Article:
Acute Coronary Syndrome

Visual estimations of the completeness of revascularization failed to predict subsequent cardiovascular events for patients with acute coronary syndromes (ACS) who underwent stenting guided by fractional flow reserve (FFR), researchers reported in the Journal of the American College of Cardiology.

Cerner and Duke Clinical Research Institute have teamed up to develop a new CVD risk calculator app, the companies announced late this summer—a move they hope will improve shared decision-making between physicians and their patients.

Patients with sepsis are at a greater risk for heart attack and stroke in the four weeks following hospital discharge, research out of Taiwan has found, with more than half of all adverse CVD events in the ensuing six months occurring within 35 days of leaving the hospital. 

Chronic kidney disease is a marker of adverse outcomes in patients with non-ST-elevation myocardial infarction (non-STEMI), according to a study published this month in the American Journal of Cardiology. And even though percutaneous coronary intervention (PCI) and coronary angiography (CAG) are linked to improved outcomes in those patients, they’re also drastically underutilized in clinical practice.

Fewer Americans smoked or were physically inactive in 2015-16 than four years earlier, but there were also fewer on “appropriate” aspirin therapy to prevent cardiovascular events, according to a Vital Signs report released by the CDC.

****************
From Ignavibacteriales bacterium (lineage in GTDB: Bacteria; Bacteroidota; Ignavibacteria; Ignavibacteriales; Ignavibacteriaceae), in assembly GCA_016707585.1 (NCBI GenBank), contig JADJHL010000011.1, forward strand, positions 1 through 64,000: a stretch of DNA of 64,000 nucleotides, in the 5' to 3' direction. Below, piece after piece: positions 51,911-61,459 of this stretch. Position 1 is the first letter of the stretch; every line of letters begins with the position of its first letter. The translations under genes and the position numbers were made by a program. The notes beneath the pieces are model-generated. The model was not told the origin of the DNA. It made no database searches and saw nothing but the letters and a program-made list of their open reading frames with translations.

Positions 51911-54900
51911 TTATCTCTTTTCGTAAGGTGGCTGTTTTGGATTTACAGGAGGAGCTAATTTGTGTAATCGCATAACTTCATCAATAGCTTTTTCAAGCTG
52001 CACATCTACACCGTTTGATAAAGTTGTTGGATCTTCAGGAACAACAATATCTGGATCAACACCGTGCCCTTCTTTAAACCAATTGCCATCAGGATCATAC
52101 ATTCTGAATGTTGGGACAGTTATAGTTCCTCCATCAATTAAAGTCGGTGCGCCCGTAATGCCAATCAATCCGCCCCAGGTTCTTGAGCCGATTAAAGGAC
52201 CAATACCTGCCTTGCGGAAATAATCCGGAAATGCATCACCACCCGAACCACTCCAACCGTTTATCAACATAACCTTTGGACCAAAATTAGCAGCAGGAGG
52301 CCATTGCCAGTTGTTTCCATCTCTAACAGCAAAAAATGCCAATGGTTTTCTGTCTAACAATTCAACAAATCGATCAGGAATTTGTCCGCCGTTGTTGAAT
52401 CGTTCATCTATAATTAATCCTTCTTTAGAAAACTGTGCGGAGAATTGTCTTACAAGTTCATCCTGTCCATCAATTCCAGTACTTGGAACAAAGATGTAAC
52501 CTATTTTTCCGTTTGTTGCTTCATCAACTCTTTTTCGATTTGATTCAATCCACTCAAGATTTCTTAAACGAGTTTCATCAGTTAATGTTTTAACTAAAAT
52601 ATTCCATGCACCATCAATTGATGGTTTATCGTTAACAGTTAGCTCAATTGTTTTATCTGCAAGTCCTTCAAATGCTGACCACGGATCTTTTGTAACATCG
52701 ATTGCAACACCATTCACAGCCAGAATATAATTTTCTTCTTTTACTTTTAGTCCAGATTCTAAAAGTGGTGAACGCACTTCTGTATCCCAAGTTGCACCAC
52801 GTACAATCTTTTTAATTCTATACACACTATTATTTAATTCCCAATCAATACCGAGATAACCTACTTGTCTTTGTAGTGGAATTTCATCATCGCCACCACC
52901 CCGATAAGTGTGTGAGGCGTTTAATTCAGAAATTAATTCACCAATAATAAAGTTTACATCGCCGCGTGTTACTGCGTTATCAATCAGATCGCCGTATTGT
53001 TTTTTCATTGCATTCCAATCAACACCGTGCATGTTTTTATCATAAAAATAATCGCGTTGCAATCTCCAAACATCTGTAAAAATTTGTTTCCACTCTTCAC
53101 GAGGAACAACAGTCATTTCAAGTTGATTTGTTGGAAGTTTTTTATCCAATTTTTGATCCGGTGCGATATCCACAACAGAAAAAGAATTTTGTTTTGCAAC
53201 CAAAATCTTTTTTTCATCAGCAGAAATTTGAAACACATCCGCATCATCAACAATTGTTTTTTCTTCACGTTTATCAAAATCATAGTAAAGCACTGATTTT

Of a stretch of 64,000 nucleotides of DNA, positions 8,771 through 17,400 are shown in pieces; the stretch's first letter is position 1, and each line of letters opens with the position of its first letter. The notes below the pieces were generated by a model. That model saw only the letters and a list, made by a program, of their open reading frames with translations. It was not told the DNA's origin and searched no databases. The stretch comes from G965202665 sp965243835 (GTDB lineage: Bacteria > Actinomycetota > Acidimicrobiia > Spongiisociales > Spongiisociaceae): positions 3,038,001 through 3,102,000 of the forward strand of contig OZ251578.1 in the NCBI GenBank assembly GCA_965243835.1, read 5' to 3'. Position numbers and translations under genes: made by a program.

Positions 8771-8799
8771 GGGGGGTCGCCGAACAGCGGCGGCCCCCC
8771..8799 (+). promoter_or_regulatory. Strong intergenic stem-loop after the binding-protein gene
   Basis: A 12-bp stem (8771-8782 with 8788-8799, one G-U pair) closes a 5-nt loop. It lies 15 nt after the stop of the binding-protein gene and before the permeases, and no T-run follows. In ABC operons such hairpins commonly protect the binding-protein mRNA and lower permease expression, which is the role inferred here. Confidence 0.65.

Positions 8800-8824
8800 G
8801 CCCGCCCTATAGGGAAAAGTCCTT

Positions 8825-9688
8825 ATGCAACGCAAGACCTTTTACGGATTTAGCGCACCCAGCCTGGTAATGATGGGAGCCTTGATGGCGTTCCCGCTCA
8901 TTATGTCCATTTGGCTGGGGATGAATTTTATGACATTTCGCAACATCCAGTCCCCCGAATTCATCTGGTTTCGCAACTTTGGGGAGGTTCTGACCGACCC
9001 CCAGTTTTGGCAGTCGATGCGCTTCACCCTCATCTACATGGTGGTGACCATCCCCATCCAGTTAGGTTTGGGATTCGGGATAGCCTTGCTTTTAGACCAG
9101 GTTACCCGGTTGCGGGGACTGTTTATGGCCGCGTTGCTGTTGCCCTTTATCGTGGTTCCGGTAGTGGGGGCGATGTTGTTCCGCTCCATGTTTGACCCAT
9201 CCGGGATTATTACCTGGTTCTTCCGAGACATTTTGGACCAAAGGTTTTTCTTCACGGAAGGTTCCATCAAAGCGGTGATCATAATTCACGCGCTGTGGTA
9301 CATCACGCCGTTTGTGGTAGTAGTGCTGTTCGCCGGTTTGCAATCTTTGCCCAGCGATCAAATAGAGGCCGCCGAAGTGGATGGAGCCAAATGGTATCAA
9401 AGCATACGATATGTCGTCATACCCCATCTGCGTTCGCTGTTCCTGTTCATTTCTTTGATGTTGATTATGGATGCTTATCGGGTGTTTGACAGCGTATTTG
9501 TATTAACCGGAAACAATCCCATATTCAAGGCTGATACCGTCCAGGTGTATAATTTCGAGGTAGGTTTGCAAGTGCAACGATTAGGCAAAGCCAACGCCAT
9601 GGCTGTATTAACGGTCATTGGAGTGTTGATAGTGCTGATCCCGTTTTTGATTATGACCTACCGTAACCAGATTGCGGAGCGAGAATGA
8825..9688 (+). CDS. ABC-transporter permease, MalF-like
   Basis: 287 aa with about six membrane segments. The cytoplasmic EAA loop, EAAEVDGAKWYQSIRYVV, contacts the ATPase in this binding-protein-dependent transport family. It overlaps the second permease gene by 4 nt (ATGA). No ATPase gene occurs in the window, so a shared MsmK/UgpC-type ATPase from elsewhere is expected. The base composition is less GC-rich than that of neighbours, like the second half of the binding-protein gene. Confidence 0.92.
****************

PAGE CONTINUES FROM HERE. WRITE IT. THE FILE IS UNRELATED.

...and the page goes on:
Internet searches for terms related to cardiovascular disease (CVD) spiked in winter months in Australia and the United States, according to a study published in Mayo Clinic Proceedings. The search results were consistent with previously reported seasonal variations in CVD, suggesting they could eventually be used to predict disease incidence at the population level.

Research out of Denmark suggests diclofenac, the world’s most commonly consumed non-steroidal anti-inflammatory drug (NSAID), poses a major threat to heart health—more so than paracetamol or run-of-the-mill NSAIDs like ibuprofen and naproxen.

A population health collaborative in San Diego County contributed to a 22 percent reduction in hospital admissions for acute myocardial infarction (AMI), according to new research published in Health Affairs. Compared to the rest of California—which saw an 8 percent drop in AMI admissions—the program was estimated to prevent nearly 4,000 hospitalizations and save $86 million in its first six years.

Heart attack and stroke patients could minimize their risk of a second infarction by consuming apocynin, an antioxidant close in chemical structure to vanilla, according to research out of Portland, Oregon.

A Bountiful, Utah, man is claiming the heart rate tracker on his smartwatch tipped him off to a serious problem that otherwise could have resulted in his death, Fox 13 in Salt Lake City reported this week.

Physicians estimate they’ll save 10,000 lives a year if sudden cardiac arrest patients are resuscitated with laryngeal tubes rather than conventional endotracheal intubation, according to a National Institutes of Health (NIH)-funded study published this month in the Journal of the American Medical Association.

Major cardiology associations joined forces to define and standardize what exactly constitutes a heart attack, differentiating between myocardial infarction (MI) and “myocardial injury” while offering guidance on how to incorporate emerging imaging techniques and high-sensitivity troponin assays.